What wasn’t part of the plan was the continued reluctance of the medical teams in hospital to listen when I told them M was beginning to show signs that all was not well with the food challenges and that he was reacting to the foods;

the plan didn’t anticipate the reality of M’s bowel being so unable to cope that it refused to work properly by the time we were 10 days into the 2-week admission;

and it definitely didn’t include 10 litres of Klean-prep (the worst bowel prep known to man) being continuously pumped into his tiny body over a 6-day period in an attempt to clear the resulting chronic impaction.

Nowhere in the master plan had I seen fair warning that, by day 14, I would be rendered utterly helpless and only able to sit, holding his hand and massaging his aching limbs, as M was left bent double from the cramps that were consistently hitting an 11 on the pain scale, where 10 was classed as the worst pain imaginable.

dancing-in-rain

Somehow we limped through endless hours of pain and frustration and dashed hopes, and we survived. Somehow we talked and ranted and sobbed and challenged until finally the medics acknowledged that things had gone horribly wrong, and we survived. Somehow we managed to stand strong and stay strong and stand our ground and refused to compromise on what we knew was in M’s best interest, and we survived. Somehow we rode out the fiercest storms and learned to dance in the rain, and we survived. Somehow we found enough humour in each day to keep the smiles on our faces and to laugh the smallest of giggles, and we survived. Somehow we got through the unexpected and started to find our way back to our normality, and we survived.

But that wasn’t part of the plan.

The First Hurdle

Our GOSH admission had three key stages, the first of which was to dis-impact M’s bowel and prepare him for a repeat pellet study.  We knew that when the original transit study was done at our local hospital 18 months ago, he was chronically impacted and there was some debate over whether the results, that suggested his transit was relatively normal, were accurate or not. My honest opinion was that he was not struggling with a slow transit colon, but the gastro team at GOSH wanted to be certain and were more than happy to admit him for this test due to the issues we’ve experienced with our unsympathetic local hospital over the last 12 months. My instinct was that nearly 9 years of unrelenting diarrhoea meant that there had to be another root cause for his problems that was still waiting to be discovered and it would just take some persistent looking to find it.

Courtesy of ebsta.com

Courtesy of ebsta.com

Unfortunately, the first hurdle – after the resolution of the whole missing bed saga – proved to be far tougher than any of us had anticipated.  After his amazing courage in facing all the health and medical challenges of the past year, and despite knowing that he needed to have a NG-tube, M showed just how stubborn he can be and steadfastly refused to co-operate with the nurses who were trying to pass the tube.  Wednesday evening saw 5 different nurses, 4 attempts, a flurry of unsuccessful negotiations and 1 small boy, who pulled the last 2 attempts out himself because, according to him, the nurses weren’t listening when he asked them to stop and then told them to go.  Having kept the other occupants of the 4-bed bay awake until past midnight with his cries and screams, we all finally admitted defeat and decided to leave it to the next day’s nursing team to remedy the situation.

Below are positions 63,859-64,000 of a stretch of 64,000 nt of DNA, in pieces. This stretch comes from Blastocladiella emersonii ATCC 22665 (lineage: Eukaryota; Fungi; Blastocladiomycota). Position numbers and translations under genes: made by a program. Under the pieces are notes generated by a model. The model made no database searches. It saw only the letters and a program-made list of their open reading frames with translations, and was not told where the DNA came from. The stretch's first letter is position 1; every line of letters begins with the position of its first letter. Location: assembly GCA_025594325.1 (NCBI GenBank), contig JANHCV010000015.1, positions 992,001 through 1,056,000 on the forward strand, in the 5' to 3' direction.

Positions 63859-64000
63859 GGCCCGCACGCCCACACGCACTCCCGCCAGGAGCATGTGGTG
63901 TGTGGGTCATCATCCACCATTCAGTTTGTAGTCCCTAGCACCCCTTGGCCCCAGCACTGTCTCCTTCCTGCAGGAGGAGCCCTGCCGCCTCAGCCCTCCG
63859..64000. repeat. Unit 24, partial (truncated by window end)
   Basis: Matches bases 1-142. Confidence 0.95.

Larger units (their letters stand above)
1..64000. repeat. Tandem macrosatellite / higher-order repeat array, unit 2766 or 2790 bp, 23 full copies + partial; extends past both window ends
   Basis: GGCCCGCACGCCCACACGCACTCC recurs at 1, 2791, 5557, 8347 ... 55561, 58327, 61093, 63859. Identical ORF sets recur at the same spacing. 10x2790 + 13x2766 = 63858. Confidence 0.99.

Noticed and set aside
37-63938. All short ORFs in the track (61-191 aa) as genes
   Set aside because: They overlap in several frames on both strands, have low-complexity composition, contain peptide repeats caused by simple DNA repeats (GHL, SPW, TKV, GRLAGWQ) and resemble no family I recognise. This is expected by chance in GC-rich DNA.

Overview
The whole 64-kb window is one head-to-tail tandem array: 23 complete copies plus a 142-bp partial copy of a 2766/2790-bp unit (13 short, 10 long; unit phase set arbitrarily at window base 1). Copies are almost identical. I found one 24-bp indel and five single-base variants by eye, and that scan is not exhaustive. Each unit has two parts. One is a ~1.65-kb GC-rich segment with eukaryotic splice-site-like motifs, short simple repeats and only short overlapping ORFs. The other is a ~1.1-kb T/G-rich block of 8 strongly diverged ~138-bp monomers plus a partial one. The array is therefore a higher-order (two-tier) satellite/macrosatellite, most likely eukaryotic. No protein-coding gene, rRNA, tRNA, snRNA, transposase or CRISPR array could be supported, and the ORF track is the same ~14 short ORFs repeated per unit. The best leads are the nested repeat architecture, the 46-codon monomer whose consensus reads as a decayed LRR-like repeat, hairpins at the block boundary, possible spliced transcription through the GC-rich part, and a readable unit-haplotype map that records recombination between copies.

Thursday morning arrived far too quickly, with a disturbed night’s sleep for M and an uncomfortable one for me.  We talked about the tube and the need to have it in place as soon as possible so that we could start on the first round of treatment, the dreaded Klean prep – a highly effective laxative that would start the process of clearing his system.  M knew and accepted all the reasons for the tube, but at the heart of the matter was the fact I had a small, scared 8 year old, who had endured a great deal since his scopes last October and was evidently close to saturation point.

Courtesy of The Royal Ballet/ROH Johan Persson

Courtesy of The Royal Ballet/ROH Johan Persson

Even the lure of tickets to go to see “Alice in Wonderland” performed by the Royal Ballet at the Royal Opera House, Covent Garden that very afternoon looked unlikely to be sufficient draw, but my boy’s love for all things theatrical combined with my own enthusiasm for going to see anything at the Royal Opera House eventually overcame his worst fears and won the day.  He agreed to let one of the doctors pass the tube and with 4 of us holding his head, arms and legs, another distracting him whilst it happened and the doctor doing the deed itself, we finally got the tube in place.  With that hurdle tackled, M and I rushed to get ourselves ready and a bag packed for our trip to the theatre.  We went by taxi with another little girl from the ward and a nurse and arrived just in time to take our complimentary seats in a box before the ballet began.  The performance was an amazing visual feast and proved to be a more than adequate distraction from all the tears and trauma of the morning.  M loved the outlandish costumes of the Mad Hatter and we had a lot of fun trying to work out which of Alice’s family and friends were depicted by each of the fantastic characters we met throughout the rest of the ballet.

Courtesy of The Royal Ballet/ROH

Courtesy of The Royal Ballet/ROH

Naturally, as I’ve come to expect when dealing with anything to do with M, nothing was as straight-forward as we might have hoped as we headed into that all important first full day of admission.  The stress of the tube placement led to him being violently sick within 10 minutes and he spent the rest of the day retching and bringing up bile, meaning the Klean prep couldn’t be started until much later in the day.  He reacted to the Duoderm, a dressing usually used to protect the fragile skin of the face by forming a barrier between the cheek and the tube and tape, which meant there was no alternative but to tape the NG-tube directly to his face.  The final straw came in the middle of the night, when after I’d finally got my tired chap to sleep, the quantity of the Klean prep being pumped in at the speed it was upset his system and he woke to be sick for the second time in less than 24 hours.

By the time Friday morning came around, we were both feeling emotionally fragile and physically exhausted and M refused point-blank to move from his bed.  We sat quietly on ward, with M plugged into the television via his headphones and I immersed myself in the escapism of a good book.  It had been a bumpy start, but finally we were on our way.